# Find horizontal asymptotes of a radical function

1. Mar 24, 2009

### LANS

1. The problem statement, all variables and given/known data
Find the horizontal asymptotes for the following equation:

2. Relevant equations
$$f(x) = \sqrt{x^2+4x}-\sqrt{x^2+x}$$

3. The attempt at a solution
First I factored f(x):
$$f(x) = \sqrt{x}\sqrt{x+4}-\sqrt{x+1}$$
Then I conjugated it:
$$f(x) = \frac{x(x+4-x+1)}{\sqrt{x}\sqrt{x+4}-\sqrt{x+1}}$$
That's as far as I've been able to get. Any help would be appreciated.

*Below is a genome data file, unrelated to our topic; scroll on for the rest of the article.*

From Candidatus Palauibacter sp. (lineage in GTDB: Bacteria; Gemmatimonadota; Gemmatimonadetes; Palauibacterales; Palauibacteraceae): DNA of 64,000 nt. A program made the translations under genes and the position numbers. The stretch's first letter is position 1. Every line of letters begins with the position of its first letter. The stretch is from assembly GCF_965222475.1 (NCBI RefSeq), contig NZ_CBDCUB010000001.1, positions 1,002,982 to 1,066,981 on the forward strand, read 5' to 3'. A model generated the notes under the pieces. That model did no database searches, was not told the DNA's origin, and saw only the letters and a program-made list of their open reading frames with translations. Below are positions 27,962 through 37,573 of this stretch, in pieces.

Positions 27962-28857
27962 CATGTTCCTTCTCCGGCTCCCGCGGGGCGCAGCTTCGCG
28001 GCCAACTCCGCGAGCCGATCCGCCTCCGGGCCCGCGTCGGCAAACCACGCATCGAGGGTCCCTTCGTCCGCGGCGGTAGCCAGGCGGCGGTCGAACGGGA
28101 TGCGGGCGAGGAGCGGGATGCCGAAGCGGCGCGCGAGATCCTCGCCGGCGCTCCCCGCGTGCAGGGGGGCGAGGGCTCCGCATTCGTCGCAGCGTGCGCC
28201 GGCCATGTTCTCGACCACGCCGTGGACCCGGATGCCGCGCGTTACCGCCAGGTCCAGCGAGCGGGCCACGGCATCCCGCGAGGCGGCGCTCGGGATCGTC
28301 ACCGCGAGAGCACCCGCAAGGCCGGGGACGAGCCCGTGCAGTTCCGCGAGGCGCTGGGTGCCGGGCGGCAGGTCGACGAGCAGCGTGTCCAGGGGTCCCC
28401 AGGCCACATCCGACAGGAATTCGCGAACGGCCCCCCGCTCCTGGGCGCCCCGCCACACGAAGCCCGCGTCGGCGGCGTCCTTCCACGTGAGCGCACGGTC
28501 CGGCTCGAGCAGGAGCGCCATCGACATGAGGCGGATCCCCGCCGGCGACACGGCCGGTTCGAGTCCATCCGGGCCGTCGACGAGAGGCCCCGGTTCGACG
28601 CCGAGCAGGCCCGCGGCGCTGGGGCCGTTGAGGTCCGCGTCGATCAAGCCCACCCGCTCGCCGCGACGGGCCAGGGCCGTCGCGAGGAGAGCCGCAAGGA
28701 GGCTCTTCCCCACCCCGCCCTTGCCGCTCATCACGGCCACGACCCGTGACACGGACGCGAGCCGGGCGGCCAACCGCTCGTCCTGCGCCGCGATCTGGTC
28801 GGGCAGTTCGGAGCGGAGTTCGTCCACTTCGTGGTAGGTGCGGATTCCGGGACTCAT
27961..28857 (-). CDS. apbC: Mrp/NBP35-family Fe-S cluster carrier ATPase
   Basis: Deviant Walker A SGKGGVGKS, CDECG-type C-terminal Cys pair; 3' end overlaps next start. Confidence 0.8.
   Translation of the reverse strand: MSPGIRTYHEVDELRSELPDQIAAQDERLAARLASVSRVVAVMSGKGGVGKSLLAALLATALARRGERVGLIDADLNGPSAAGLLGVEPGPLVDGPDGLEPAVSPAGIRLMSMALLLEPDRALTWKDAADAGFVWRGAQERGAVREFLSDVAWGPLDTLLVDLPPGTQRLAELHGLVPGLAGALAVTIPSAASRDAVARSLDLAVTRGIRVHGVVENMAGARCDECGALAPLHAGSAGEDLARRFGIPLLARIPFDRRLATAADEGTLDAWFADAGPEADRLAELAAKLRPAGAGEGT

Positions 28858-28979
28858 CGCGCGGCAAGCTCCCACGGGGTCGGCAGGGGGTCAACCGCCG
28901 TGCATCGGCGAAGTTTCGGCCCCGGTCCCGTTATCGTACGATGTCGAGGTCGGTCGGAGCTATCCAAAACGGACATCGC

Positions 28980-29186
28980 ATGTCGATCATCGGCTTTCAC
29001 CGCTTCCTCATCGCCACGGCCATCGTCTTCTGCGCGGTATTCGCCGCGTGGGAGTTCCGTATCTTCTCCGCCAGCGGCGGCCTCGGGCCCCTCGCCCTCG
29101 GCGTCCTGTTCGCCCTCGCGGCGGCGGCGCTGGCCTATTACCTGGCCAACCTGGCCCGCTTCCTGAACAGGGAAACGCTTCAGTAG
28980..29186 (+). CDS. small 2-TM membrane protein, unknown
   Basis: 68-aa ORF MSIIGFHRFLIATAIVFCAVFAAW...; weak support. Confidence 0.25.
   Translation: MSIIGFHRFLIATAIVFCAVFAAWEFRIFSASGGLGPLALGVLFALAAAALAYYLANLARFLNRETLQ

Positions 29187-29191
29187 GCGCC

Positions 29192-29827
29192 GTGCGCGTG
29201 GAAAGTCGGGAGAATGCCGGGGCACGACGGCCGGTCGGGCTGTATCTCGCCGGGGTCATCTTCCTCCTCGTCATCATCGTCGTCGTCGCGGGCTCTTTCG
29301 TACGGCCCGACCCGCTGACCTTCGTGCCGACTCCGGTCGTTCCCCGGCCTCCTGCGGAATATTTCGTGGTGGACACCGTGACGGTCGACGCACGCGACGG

edit: I "cheated" by plugging in big numbers and found the asymptote is y= -1.5

Last edited: Mar 24, 2009
2. Mar 24, 2009

### lanedance

do you mean (plus sign on denominator & brackets)
$$f(x) = \frac{x[x+4-x+1]}{\sqrt{x}(\sqrt{x+4}+\sqrt{x+1})}$$

$$f(x) = \frac{3x}{\sqrt{x^2+4x}+\sqrt{x^2+x}}$$

now try taking x outside the denominator and cancelling with numerator (or equivalently multiply both by 1/x)

then take the limit as x goes to +- infinity

Last edited: Mar 24, 2009
3. Mar 24, 2009

### LANS

I fixed the brackets, and I'll try that tomorrow (I'm going to bed now). Thanks.